The settlement patterns common to both regions are usually characterized as congested/compact, mostly high population density or overpopulated settlements called shanty/squatter, ghetto, face me I face you, bacha where facilities such as kitchens, bathrooms and toilets are grossly inadequate, and the few available are shared . Furthermore, many living conditions in such settlements violate social distancing due to congestion, grubby environment usually lacking hygiene and water supply. Such shared facilities easily result in contaminating surfaces with the novel virus thus infecting new victims.
COVID-19 Status in Nigeria
The status in Nigeria reveals that all 37 states in the 6 geopolitical zones (North-West, North-Central, North-East, South- West, South-South and South-East) reported at least a confirmed case with 6 states (Lagos, FCT, Oyo, Edo, Rivers and recently Plateau) accounting for more than 60% of cumulative cases [36,37]. Ihekweazu  also reported that Lagos state alone accounts for over 35% of all confirmed cases in Nigeria. According to the NCDC as of 29th August 2020, Nigeria has recorded 53,727 COVID-19 cases, 41,314 recoveries, 1,011 (1.9%) confirmed fatalities while demographics reveals infection rate in males is 34,199 (64%) and 19,528 (36%) in females . Interestingly, the most affected age group is 31 - 40 years (25%) but the distribution and burden of mortality from COVID-19 has varied from the Northern and Southern regions of Nigeria via surveillance in the various states. The most affected settlements of the COVID–19 pandemic in both regions include Lagos, FCT, Oyo, Edo, Plateau, Rivers, Kaduna, Delta, Kano, Ogun, Ondo and Enugu. Total number of active cases currently in Nigeria is reported to be 11,402 . Highest numbers of active cases in the North occur in the FCT and Plateau while in the South, they occur in Lagos and Oyo respectively.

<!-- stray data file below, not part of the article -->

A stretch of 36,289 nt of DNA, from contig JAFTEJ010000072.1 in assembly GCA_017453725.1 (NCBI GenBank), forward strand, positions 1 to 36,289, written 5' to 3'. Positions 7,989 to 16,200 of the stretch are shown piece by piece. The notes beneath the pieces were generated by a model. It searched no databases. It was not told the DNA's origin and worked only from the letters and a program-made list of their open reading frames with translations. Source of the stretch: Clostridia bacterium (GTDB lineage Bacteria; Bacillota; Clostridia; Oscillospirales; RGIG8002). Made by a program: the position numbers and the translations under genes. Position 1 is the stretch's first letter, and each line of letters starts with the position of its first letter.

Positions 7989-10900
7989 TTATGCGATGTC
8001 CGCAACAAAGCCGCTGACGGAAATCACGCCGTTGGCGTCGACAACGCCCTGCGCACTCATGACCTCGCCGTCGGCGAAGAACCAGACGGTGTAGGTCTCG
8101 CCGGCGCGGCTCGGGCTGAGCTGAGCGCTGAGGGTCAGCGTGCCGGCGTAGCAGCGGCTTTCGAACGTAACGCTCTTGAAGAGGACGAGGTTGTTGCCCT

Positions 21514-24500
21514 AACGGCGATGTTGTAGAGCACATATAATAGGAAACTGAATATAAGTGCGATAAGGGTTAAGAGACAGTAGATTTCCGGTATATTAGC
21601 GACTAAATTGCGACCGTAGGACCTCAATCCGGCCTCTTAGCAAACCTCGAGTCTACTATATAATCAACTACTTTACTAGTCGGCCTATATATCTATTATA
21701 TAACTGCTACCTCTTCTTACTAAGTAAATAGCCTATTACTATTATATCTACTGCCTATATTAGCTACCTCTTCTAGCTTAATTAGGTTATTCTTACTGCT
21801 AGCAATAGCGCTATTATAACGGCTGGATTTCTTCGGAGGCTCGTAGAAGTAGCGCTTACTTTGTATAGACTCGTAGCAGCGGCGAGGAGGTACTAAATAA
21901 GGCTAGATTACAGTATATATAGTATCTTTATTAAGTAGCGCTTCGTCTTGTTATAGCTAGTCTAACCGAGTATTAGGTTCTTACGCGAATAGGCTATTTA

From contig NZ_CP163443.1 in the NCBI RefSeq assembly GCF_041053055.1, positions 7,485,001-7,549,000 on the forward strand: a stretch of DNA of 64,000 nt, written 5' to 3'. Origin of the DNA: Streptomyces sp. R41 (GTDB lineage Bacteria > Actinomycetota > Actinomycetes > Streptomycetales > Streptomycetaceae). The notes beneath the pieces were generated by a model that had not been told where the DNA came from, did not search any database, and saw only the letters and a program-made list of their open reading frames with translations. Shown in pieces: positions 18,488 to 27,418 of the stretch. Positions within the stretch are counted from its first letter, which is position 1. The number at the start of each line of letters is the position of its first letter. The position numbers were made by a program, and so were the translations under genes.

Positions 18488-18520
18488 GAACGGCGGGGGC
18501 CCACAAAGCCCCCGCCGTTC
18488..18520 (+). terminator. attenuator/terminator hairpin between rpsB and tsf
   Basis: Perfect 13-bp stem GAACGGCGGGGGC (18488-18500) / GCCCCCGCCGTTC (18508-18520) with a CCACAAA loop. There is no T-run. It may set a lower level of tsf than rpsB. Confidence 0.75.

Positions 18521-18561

COVID-19 Outbreak Status in Northern and Southern Regions of Nigeria